Communication Skills Needed

I have taken part in a couple advisory board meetings. These meeting are typically held by an educational institution in an effort to get industry advice and what needs to be taught to students in order to keep them up to date with technology and what employers are looking for in a potential candidate so that they can teach what is needed for the work place.

Many technical classes are in place, and it can be quite easy to determine when to implement something new like Windows Vista or Server 2008 in to a class curriculum. Many people on these boards simply provide insight in to their corporate vision. “We’re not rolling out Vista until second quarter 2009”, which can make it easy to determine when to implement a corresponding class lesson.

The one thing that keeps coming up in many discussions is the need for communication skills, both written and verbal. One academic outline had project management listed, but advisory board members insisted on communication taking precedence, especially at such a fundamental level.

Help Desk professionals not only need to be able to convey methodical information over the phone with various users, but they also need to document such calls. Typically done in call-tracking software packages like TrackIT, proper documentation will help with recurring problems and develop a reference database for unique and complex issues. However, it can be frustrating to try and decipher a trouble ticket that is grammatically incorrect and hard to understand.

Not only is communication skills important between support and end users, but it plays an important role between IS/IT departments and their respected personnel. Conveying information from one level of support to the next is key to solving problems. Lets not forget supporting an application and then relaying proper information to the development team in order to resolve problems with the software.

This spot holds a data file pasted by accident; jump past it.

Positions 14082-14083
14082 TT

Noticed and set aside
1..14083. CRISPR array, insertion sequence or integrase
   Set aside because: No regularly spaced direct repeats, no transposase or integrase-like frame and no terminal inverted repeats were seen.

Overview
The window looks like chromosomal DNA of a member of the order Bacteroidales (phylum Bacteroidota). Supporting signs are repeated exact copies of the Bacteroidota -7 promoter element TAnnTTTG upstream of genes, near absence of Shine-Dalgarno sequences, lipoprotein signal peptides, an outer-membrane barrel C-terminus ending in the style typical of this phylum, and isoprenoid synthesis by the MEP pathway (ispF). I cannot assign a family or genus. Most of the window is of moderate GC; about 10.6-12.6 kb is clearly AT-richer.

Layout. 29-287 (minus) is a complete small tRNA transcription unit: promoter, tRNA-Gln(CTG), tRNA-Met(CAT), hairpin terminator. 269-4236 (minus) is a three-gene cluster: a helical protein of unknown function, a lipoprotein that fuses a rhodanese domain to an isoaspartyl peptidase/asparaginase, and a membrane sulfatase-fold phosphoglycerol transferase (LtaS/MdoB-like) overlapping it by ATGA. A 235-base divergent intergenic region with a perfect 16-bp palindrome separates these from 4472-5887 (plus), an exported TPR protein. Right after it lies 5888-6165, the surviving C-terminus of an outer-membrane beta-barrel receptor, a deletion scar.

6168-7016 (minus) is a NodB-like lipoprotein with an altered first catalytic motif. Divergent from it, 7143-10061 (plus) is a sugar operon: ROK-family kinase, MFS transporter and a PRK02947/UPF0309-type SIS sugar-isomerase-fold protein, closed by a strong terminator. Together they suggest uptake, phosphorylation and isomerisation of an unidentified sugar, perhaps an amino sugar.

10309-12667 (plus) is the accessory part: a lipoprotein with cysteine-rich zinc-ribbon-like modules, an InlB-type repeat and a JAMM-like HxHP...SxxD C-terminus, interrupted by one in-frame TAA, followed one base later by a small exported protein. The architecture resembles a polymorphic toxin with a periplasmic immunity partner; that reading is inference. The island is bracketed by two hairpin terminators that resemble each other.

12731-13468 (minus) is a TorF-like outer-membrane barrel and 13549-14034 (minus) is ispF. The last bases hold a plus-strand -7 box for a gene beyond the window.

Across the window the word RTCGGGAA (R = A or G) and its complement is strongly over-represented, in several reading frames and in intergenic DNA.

Much of what has been addressed has been applied to the actual role of the IT professional, but what about knowing what ‘tact’ is or being able to get along with fellow team members? Certain topics of discussion don’t need to be communicated to the end user, and blame only inhibits the trust-building relationship between IS and internal/external customers. Some things are better left unsaid.

What’s a supervisor to do? Many IT staff have never been properly coached. Many people, at all levels, have a hard time addressing conflict so they leave things as status quo and let them come to a boiling point when all you have to do is address the issue.

I know a manager that had team members approach her about a problem staff member. He simply had all the answers and was starting to annoy his peers. It wasn’t until the supervisor let him know about the issue that he took it upon himself to fix it. He went and purchased books in order to address his attitude. The change was noticeable and ultimately improved his demeanor thus helping with personal relationships with his co-workers.

We could all use help with our communication skills, but knowing is just half the battle.